I just read the book, “Born to Run” and felt inspired to blog about running, the hazards of running with or without shoes, and the implications for runners all over the world.
“Isolated by Mexico’s deadly Copper Canyons, the blissful Tarahumara Indians have honed the ability to run hundreds of miles without rest or injury. In a riveting narrative, award-winning journalist and often-injured runner Christopher McDougall sets out to discover their secrets. In the process, he takes his readers from science labs at Harvard to the sun-baked valleys and freezing peaks across North America, where ever-growing numbers of ultra-runners are pushing their bodies to the limit, and, finally, to a climactic race in the Copper Canyons that pits America’s best ultra-runners against the tribe. McDougall’s incredible story will not only engage your mind but inspire your body when you realize that you, indeed all of us, were born to run.”
As more avid runners are now experiment with barefoot running, doctors say they are actually treating more injuries ranging from pulled calf muscles to Achilles tendinitis to metatarsal stress fractures. Many converts were inspired by Christopher McDougall’s 2009 best-seller “Born To Run,” but took things too literally and started to immediately run barefoot, all around the world. The book focuses on an Indian tribe in Mexico whose members run long distances without pain in little more than sandals true, but what they failed to emphasize is that these tribes live and grew up, in the rocky plains and were conditioned to their harsh conditions since the time they were children. Running barefoot was not something they just picked up over night. The book also goes to say that the cheapest shoes with the thinnest soles were the best, and the top range full support running shoes actually cause the most injuries. With thin shoes, your feet and feel and adapt to the terrain, but with thick soles , you’re only running in one environment, which is the shoe. It prevents the feet from being trained and strengthened and adaptable to different terrain.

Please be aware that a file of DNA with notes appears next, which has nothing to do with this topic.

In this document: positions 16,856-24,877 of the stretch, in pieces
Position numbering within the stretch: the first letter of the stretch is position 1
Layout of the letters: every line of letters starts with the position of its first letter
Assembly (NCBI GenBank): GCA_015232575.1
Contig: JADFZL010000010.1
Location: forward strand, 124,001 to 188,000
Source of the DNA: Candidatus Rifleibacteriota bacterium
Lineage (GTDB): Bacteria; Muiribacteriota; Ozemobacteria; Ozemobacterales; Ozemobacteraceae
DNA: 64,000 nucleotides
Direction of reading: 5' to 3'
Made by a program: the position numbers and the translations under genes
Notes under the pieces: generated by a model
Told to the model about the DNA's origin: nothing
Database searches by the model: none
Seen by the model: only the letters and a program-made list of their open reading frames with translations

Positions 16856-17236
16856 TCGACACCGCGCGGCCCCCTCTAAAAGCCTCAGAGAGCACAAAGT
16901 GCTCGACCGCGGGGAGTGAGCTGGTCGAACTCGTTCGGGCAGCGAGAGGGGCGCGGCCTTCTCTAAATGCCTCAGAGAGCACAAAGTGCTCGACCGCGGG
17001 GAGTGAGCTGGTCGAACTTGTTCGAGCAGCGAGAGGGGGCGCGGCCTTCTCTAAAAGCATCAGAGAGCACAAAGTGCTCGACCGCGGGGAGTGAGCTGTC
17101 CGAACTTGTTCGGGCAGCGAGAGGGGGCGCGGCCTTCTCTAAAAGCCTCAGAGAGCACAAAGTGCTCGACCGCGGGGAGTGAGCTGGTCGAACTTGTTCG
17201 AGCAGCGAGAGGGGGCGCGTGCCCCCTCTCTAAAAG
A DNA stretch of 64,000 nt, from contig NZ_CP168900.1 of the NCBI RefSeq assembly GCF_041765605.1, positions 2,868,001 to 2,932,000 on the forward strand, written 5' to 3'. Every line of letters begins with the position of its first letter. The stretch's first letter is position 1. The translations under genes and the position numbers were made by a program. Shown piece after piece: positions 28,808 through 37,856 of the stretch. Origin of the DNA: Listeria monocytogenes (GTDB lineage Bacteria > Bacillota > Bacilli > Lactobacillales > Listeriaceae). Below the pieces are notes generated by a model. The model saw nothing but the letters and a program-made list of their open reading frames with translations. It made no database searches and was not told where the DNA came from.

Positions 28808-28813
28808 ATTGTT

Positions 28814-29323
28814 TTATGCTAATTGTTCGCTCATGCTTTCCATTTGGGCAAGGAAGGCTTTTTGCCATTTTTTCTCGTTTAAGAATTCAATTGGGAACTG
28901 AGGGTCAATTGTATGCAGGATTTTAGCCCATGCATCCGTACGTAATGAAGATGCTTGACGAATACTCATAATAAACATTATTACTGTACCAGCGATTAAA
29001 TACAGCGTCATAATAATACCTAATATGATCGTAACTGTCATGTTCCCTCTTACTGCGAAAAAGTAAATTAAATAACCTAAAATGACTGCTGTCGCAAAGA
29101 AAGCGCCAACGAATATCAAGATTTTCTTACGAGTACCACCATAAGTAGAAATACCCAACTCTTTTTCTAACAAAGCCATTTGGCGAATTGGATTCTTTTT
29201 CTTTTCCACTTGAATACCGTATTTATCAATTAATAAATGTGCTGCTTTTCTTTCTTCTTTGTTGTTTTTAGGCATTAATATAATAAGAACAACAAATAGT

As you can imagine, the argument is very persuasive and makes people (even me) want to throw away my top range running shoes!
While the ranks of people running barefoot or in “barefoot running shoes” have grown in recent years, they still represent the minority of runners. In some cases, foot specialists are noticing injuries arising from the switch to barefoot running. Barefoot runners, are more likely to have a shorter stride and land on the midfoot or forefoot. Injuries can occur when people transition too fast and put too much pressure on their calf and foot muscles, or don’t shorten their stride and end up landing on their heel with no padding. While some runners completely lose the shoes, others opt for minimal coverage. The Vibram is a shoe that fits like a glove around the feet, designed to protect from glass and other hazards on the ground. There’s little to no arch support and they’re lower profile.